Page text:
12. what multifarious consequences does Job enumerate as possible results of failing to control the heterosexual male gaze (31:1-10)? What do you think Job means when he claims to have "made a covenant with [his] eyes" (31:1, ESV)?

13. does Job live according to an egalitarian ethos, or does he reinscribe the dominant social hierarchy which considers servants as lesser than their masters (Job 31:13:-15)?

14. are those who are most vulnerable in ancient Hebrew society (21:16-21) akin to the vulnerable and disenfranchised in our own time & clime?

15. what punishment does Job prescribe for himself if his friends' accusations against his virtue are accurate (31:21-22)?

The Bible: Song of Songs 1, 3, 4, 5, 6:8-9, 7:1-8:4 [a couple of the questions that follow concern passages not assigned: #7, #14]

1. is the woman in this romance as relationally proactive as her male lover?

2. what about the woman's appearance earns the stares of her female peers?

3. does either the man or the woman control the discourse of desire? What similes and metaphors do they each use to describe one another, and what do these comparisons suggest about the nature of their relationship?

4. do we fault the male lover for telling his beloved "there is no flaw in you" (4:7), for claiming that she is physically perfect?

5. why does the man compare his lover to a "garden locked up" and "a spring enclosed" (4.12), and what is his beloved's response to these metaphors?

6. assuming that only one male lover is present in this poem (some scholars suggest two), does the realization that the male lover has access to sixty queens, eighty concubines, and "virgins beyond number" (6:8), disrupt the romantic atmosphere of this poem?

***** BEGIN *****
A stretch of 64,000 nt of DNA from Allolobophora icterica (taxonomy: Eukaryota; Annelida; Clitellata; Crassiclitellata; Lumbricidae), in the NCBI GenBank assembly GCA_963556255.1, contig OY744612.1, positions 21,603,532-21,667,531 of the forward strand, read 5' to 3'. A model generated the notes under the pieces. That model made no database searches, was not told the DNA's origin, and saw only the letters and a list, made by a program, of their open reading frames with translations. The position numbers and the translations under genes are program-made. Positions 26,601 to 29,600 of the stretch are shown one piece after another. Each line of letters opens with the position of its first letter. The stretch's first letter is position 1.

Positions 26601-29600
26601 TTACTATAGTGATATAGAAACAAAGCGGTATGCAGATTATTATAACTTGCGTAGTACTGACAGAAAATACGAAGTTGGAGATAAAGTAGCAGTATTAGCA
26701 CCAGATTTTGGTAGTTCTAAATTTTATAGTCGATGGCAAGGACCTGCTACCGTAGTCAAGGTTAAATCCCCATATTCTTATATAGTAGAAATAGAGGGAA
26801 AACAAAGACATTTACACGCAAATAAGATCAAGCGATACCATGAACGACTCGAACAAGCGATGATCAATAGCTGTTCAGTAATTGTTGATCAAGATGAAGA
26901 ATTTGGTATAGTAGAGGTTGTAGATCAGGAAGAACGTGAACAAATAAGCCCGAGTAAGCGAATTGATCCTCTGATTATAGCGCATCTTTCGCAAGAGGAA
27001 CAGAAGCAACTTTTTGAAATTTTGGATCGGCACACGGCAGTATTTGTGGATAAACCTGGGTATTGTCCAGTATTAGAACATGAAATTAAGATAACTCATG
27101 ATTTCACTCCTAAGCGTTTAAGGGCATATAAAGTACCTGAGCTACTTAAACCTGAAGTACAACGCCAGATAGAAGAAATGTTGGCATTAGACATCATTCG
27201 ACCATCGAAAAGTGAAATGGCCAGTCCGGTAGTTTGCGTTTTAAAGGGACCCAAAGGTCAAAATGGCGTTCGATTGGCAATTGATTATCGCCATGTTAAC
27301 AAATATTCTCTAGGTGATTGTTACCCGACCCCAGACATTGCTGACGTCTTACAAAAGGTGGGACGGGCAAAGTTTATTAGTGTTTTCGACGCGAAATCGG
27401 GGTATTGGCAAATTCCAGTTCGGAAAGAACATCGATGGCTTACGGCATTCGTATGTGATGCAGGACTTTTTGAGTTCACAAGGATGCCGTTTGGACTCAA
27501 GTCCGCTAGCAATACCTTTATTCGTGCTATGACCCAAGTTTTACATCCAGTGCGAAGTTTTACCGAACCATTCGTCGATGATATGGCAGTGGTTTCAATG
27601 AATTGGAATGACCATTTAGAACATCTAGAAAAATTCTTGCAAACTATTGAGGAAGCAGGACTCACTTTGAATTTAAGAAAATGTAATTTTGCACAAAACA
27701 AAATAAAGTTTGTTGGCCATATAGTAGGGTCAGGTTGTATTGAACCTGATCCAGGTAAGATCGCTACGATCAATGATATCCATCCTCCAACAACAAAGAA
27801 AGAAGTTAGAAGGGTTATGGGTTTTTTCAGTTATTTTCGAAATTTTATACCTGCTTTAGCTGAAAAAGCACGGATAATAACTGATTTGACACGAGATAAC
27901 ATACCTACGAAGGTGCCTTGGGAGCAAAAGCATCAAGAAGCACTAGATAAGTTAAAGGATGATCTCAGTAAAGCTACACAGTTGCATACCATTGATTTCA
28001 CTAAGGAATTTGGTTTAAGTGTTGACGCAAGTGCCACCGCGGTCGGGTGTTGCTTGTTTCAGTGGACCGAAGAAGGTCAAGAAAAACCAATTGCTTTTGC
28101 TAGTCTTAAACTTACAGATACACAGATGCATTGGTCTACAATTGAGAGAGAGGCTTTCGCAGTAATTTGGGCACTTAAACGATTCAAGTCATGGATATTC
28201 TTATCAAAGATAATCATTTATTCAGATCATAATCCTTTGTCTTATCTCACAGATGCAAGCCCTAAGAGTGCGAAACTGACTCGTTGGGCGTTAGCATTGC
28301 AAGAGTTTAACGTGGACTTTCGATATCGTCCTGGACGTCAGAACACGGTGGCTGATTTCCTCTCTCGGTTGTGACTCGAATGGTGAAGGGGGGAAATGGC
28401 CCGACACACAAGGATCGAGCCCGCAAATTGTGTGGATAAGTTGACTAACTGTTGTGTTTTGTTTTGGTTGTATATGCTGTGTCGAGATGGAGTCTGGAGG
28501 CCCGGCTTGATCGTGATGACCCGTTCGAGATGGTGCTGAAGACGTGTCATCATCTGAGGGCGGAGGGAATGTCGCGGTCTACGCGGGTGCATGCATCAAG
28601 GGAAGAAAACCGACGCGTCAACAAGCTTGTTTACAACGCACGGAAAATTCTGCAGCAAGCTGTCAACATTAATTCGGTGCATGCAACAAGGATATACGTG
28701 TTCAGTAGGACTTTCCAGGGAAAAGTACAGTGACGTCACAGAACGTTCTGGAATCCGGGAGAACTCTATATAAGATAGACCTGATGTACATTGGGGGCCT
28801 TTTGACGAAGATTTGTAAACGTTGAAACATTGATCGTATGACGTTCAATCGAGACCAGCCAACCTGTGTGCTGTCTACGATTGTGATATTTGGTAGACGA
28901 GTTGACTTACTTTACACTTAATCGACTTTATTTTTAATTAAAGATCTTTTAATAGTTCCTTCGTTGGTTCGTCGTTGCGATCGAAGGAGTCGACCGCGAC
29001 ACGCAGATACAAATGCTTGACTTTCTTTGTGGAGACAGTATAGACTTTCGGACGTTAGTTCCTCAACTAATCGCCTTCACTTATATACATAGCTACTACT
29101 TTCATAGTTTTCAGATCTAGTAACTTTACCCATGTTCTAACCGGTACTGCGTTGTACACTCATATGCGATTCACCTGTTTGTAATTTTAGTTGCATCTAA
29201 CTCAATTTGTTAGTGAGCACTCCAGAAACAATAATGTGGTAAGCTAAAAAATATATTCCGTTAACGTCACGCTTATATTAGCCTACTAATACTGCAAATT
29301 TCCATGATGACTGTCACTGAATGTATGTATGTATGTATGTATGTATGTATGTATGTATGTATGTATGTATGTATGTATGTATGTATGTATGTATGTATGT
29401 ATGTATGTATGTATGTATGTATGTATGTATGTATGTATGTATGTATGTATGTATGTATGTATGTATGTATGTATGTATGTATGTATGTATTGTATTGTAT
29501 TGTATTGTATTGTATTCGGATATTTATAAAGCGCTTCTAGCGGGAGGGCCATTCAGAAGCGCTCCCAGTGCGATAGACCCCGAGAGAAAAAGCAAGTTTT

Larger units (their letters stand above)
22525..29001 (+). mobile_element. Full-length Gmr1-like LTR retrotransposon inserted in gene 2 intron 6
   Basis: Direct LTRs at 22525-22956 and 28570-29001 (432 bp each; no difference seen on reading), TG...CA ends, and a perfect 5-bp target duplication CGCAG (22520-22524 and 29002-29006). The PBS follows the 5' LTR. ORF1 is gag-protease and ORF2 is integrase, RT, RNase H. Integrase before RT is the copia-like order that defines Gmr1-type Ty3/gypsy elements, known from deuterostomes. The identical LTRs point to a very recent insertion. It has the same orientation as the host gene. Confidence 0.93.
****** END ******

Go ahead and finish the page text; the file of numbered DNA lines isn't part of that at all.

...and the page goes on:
7. is it inappropriate to string together the lover's disappearance in 5:6, his being discovered among the lilies (6:2-3), and his wandering about the vines and pomegranates in 5:11-12? Do these feel like "events" in a narrative, or loosely interrelated vignettes?

8. do the sexual double entendres of 5:2-5 seem inappropriate for a book of The Bible?

9. in 1 Peter 3:1-6 (located in the New Testament), Peter discourages Christian women from wearing jewelry, arguing that inner beauty of character should radiate outwards, making such artificial adornments unnecessary. What is this poem's attitude towards jewelry?

10. why might the poet identify such seemingly inconsequential details as the type of woods out of which the lovers' house is made (1:17), and the season in which these events occur (2:11-13)?

11. do these lovers extol one another's beauty, in part, by comparing their beloved's appearance to that of others of the same sex?

12. why might the female narrator repeatedly warn her friends, "Do not arouse or awaken love until it so desires" (2:7, 3:5, 8:4), and what does she mean by these words?

13. why does the woman briefly wish her lover were "like a brother, who was nursed at my mother's breasts" (8:1)?

14. why do these lovers, in the midst of their verbal lovemaking, keep on mentioning their parents? The woman wants to bring her lover to her mother's house, to the room where she was herself conceived (3:4), she at one points wishes he were related to her--that they shared a mother (8:1), and later says that she "roused" her lover under the very apple tree where her lover was conceived (8:5)

15. is there a clear, traceable chronological structure that binds together the events of this book?

16. which metaphors and similes used to describe male and female beauty seem most effective?  Could any of them be used today too?

The Bible: Lamentations 3:16-40

1. the Book of Lamentations expresses deep sorrow at the recent destruction of Jerusalem by the Chaldeans (586 B.C.), and identifies God as an active, not passive, agent in the suffering of the grieving Israelites. Does the Lord God appear as a villain, disciplining parent, puppeteer, gamemaster, or something else?

2. in what ways does the speaker feel he has been permanently changed by his suffering (3:17-18)?

3. is the speaker gaming his own mind by expressing grief and hope virtually simultaneously (3:16-17, 21-23), or is it actually possible to hold onto sustaining hope while still in the depths of despair?

4. the speaker notes it is "good that one should wait quietly / for the salvation of the Lord" (v.26; see also 3:28-29). Is he himself incapable of what he is recommending, or does the genre itself require that he express what should not, apparently, be expressed?

5. what about God's character and mode of discipline brings the writer hope (3:22-23, 31-33)?

6. does the writer appear convinced that the suffering of his people is undeserved (3.38-40)?

"Study for the Jewel, 'Chalice of Life'" (1954)
Salvador Dali

Dr. Paul Marchbanks